Industry officials contend that OMB's approach appears rigid. More fundamentally, the industry and its critics can't determine how the credit charge is being calculated because the DOE-OMB debate is behind closed doors. "We think the recovery rate should vary from technology to technology and should be calculated project by project," said one industry official.
"It's all behind the scenes," the official added. "It ought to be transparent. We ought to see how it's being done, and be able to appeal, to engage with DOE and OMB in the event we don't agree with their calculations."
The debate about the appropriate risk assessment for future nuclear plants is now the main issue dividing nuclear power proponents and critics.
A 'last straw' for critics?
Critics "are focusing on cost rather than nuclear waste or safety, because they have basically lost on those [latter] fronts," says Matthew Bennett, vice president for public affairs at Third Way, an energy advocacy group that supports nuclear power. "It's the last straw" for nuclear opponents, he said.
Ellen Vancko, nuclear and climate change manager at the Union of Concerned Scientists, said the credit cost number Constellation seeks is far too low. "If there's truly a 1 percent risk of default, you wouldn't need a loan guarantee in the first place," she said. "How on Earth can you suggest that this technology could present such a low risk? The question is whether can you assess the risk at all."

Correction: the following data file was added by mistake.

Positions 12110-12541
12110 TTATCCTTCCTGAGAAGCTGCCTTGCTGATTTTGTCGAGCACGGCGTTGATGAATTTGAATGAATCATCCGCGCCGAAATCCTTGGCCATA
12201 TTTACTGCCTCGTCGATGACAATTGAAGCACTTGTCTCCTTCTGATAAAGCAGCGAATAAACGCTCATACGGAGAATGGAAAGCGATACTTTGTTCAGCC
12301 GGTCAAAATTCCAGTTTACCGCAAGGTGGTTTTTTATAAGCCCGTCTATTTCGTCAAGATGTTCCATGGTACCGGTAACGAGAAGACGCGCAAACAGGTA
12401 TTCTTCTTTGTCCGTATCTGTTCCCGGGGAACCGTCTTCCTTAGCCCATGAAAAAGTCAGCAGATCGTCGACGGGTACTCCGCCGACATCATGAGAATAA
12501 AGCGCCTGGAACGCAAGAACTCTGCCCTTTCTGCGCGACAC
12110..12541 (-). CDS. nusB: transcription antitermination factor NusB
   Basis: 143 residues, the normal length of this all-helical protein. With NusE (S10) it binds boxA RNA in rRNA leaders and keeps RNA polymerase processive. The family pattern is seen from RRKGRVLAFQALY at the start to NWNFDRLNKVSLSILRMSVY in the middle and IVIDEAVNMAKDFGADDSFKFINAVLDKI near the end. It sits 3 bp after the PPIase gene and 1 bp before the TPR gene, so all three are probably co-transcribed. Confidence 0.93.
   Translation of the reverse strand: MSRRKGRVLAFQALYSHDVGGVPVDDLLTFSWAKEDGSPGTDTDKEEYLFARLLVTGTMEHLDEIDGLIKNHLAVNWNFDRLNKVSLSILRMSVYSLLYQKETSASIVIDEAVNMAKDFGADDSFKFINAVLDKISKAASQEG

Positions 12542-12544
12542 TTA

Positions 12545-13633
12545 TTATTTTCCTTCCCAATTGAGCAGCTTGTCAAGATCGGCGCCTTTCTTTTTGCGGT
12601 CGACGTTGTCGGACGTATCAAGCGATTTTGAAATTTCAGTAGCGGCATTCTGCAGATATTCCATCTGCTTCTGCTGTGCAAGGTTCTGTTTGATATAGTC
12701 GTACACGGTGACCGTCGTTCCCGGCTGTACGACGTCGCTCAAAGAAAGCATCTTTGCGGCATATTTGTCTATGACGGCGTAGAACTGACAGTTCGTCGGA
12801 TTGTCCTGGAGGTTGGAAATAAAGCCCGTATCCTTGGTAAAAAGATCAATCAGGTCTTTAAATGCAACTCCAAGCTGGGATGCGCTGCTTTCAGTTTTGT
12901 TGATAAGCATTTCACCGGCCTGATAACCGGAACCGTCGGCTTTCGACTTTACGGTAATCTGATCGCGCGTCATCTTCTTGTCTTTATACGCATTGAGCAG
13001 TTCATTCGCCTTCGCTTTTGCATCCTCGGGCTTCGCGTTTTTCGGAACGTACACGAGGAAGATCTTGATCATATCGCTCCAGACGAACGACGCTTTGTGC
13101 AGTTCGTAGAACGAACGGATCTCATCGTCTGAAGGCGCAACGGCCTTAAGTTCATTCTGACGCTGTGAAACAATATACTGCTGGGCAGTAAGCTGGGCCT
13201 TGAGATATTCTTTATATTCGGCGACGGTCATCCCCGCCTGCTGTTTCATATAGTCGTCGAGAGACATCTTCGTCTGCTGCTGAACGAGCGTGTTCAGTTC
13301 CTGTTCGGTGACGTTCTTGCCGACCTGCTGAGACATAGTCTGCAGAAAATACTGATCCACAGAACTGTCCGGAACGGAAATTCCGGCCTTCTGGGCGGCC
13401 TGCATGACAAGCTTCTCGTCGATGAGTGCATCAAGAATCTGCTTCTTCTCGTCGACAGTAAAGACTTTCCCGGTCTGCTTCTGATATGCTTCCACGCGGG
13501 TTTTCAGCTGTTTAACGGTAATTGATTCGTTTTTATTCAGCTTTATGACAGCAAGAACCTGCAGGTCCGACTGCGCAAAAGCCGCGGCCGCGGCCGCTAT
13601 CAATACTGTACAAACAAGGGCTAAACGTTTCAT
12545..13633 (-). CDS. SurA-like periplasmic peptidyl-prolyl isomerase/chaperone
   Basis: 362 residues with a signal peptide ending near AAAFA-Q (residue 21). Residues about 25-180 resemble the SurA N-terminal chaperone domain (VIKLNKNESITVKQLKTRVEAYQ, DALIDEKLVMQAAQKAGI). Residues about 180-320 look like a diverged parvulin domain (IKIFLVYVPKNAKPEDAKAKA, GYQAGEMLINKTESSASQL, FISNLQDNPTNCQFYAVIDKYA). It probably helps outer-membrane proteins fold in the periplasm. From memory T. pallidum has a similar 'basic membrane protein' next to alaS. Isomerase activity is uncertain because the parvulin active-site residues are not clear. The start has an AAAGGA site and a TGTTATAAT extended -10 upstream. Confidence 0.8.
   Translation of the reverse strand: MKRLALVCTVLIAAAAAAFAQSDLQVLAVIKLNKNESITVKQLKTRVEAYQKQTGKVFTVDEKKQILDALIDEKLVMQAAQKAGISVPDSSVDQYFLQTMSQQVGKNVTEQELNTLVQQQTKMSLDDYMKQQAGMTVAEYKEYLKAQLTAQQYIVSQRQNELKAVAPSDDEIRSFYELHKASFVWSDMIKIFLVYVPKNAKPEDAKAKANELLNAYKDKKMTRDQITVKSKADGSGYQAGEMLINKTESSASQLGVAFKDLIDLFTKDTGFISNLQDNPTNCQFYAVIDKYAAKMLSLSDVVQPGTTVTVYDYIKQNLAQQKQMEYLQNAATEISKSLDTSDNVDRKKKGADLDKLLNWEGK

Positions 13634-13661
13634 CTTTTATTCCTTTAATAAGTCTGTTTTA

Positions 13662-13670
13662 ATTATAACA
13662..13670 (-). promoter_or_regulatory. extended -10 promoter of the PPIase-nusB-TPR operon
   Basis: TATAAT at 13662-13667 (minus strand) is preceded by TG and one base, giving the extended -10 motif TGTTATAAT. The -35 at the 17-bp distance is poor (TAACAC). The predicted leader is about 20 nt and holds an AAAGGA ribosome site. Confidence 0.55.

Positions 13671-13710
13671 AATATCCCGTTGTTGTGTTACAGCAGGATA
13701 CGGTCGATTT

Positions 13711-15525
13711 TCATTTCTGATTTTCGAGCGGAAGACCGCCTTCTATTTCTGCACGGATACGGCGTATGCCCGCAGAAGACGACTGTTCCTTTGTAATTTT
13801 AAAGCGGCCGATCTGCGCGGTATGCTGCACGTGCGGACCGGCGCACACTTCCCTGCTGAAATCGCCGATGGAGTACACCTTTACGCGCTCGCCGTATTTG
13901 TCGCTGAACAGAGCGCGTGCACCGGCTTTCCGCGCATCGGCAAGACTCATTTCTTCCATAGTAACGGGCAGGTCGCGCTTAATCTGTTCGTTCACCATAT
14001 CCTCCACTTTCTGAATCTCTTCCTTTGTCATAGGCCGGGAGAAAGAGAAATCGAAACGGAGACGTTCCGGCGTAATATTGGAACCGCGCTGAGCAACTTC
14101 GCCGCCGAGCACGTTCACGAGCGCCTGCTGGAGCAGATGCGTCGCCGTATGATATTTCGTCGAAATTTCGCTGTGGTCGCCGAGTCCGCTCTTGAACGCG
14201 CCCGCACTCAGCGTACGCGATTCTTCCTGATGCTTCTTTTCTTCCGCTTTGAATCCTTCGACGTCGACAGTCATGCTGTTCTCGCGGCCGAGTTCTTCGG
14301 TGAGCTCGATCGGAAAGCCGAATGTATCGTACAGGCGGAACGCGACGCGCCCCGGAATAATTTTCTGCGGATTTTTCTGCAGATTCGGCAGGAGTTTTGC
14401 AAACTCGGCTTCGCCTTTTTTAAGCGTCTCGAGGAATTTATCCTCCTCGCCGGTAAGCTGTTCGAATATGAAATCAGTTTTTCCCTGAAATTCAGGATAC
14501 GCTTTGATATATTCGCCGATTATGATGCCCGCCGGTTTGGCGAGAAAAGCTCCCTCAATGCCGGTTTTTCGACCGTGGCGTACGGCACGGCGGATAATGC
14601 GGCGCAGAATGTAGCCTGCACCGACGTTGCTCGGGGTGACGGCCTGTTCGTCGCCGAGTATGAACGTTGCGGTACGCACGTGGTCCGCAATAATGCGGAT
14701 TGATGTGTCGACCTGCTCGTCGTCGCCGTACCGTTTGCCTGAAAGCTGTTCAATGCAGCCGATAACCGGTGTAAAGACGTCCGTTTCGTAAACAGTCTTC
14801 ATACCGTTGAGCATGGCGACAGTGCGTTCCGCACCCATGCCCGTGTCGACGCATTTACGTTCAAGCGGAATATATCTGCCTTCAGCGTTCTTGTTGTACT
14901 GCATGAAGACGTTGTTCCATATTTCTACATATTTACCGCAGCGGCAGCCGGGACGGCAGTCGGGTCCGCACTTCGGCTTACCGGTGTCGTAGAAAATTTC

Shattuck said the administration's recent statements of support for nuclear power by President Obama and Secretary Chu leave him hopeful that the DOE and OMB debate will come out favorably for the industry. "They're working hard at making sure that the program that is put in place is actually workable for the companies trying to implement it," he said.
Support for new nuclear projects has become a critical bargaining chip in the Senate climate debate, as nuclear power supporters could provide the last of the 60 votes that are likely to be required for passage of a Senate climate bill.
"I do not think the administration will let it become a real stumbling block," Bennett said. "My strong sense is that DOE and OMB will work it out. They will find a level that is acceptable to both sides."
But one industry source said the dispute is a major obstacle, particularly for merchant developers like Constellation. "This is a serious issue. We're very concerned."